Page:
Typo During NFL Playoff Game Last Year Costs BetMGM $10K, Plus Fine


Posted on: April 23, 2021, 09:50h. 

Last updated on: April 23, 2021, 10:34h.

During the NFL AFC Divisional Round playoff game between the Cleveland Browns and Kansas City Chiefs in January, a technical glitch on the BetMGM online sportsbook platform ended up costing the operator more than $10,000.

NFL BetMGM odds Chiefs Browns
Patrick Mahomes (left) and Baker Mayfield meet on the field following the Chiefs and Browns game in Cleveland in 2018. An error on BetMGM during their NFL rematch this year cost the sportsbook over $10,000. (Image: Getty)

A glitch, or perhaps a typo, resulted in the sportsbook offering rather attractive player prop bets on the two quarterbacks — Cleveland’s Baker Mayfield and the Chiefs’ Patrick Mahomes. BetMGM set an over/under of 300 passing yards for each. But the “3” in 300 was mysteriously absent, meaning bettors could place wagers on whether Mayfield and Mahomes would throw at least a yard.

Keen bettors pounced, with BetMGM reporting five customers making bets on the line. Another four did on Borgata’s online casino sportsbook, which is operated by BetMGM. MGM Resorts is the parent company to Borgata and BetMGM.

During that January NFL playoff game, in which the Chiefs went on to win despite Mahomes going out in the third quarter with a concussion, Mayfield threw for 204 yards. Mahomes threw for 255 yards, meaning bettors who took the over on either of the “00” yards line won.

BetMGM petitioned gaming regulators in New Jersey to allow the book to void the bets because of error. But the Division of Gaming Enforcement (DGE) upheld the ticket slips and demanded the book to pay. The wins totaled around $10,000. The DGE threw in a $500 fine, too.

DGE Director David Rebuck said the fine is a “civil penalty for the failure to properly display a market in violation of a Division requirement.”

Sports Bettors Protected

When it comes to technical errors in online sports betting, gaming regulators in New Jersey have recently taken the side of the customer.

In 2018, a lucky bettor on FanDuel noticed that the book was offering 750/1 odds that the Denver Broncos would come back from a one-point deficit to beat the Oakland Raiders. The Broncos were down only a point, the game had less than a minute to go, and Denver was in field goal range. FanDuel later said the line was supposed to be 1/6.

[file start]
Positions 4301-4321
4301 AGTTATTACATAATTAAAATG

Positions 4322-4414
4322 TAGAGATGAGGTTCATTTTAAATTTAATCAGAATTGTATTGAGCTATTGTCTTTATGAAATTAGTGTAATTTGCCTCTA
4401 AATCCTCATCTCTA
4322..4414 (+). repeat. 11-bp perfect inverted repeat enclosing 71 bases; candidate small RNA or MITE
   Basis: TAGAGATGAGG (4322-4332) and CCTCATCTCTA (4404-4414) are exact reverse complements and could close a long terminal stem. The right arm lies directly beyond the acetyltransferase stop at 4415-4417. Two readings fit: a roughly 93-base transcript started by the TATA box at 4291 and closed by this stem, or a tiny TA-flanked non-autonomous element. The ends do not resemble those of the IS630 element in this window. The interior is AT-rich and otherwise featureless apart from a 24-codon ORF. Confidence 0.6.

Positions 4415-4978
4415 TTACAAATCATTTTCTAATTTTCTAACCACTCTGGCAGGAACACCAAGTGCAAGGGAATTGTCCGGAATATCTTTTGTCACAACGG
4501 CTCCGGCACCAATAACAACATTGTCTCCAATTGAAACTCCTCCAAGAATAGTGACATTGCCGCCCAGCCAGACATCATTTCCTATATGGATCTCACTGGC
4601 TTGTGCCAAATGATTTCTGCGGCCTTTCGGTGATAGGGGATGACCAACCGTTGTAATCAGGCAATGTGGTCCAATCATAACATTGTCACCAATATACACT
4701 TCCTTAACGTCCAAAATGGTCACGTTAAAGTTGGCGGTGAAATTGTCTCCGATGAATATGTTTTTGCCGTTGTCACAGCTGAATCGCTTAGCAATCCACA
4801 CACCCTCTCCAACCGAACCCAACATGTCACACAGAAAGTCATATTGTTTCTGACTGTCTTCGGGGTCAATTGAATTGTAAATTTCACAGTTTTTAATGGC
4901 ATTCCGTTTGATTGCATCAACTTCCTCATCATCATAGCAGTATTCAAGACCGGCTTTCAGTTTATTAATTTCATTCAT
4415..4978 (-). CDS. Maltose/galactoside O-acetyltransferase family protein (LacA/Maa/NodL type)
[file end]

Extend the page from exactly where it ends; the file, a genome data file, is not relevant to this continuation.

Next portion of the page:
After Broncos kicker Brandon McManus made the game-winning 36-yard field goal, the $110 ticket was worth $82,000. FanDuel initially refused to pay the bet. But amid an ongoing DGE investigation and public backlash, the sportsbook eventually did. The DGE said it “was encouraged by FanDuel’s actions.”

Last August, FanDuel petitioned the DGE to allow the book to void 11 soccer bets that won on what it claimed were erroneous lines. The DGE said the bets must be honored.

The DGE also recently warned sportsbooks that if they impede a customer from withdrawing their funds, they will face penalties.

“Patrons who request withdrawals have the right to receive their funds as expeditiously as possible,” Rebuck declared in January. “Operators should clearly understand that the Division will take regulatory action and impose civil penalties whenever patrons are improperly encouraged or incentivized to rescind their withdrawal requests for the purpose of resuming gaming activity.”

Different in Casinos

Each year, a slot machine malfunctions and displays a massive jackpot that excites the player. But unlike online sportsbooks, land-based casino games are typically protected from technical glitches.

Gaming terminals in licensed casinos traditionally come with the warning, “Malfunctions void all pays and plays.” And despite numerous lawsuits, courts have repeatedly sided with casinos, gaming manufacturers, and distributors in that malfunctions cancel supposed winning plays.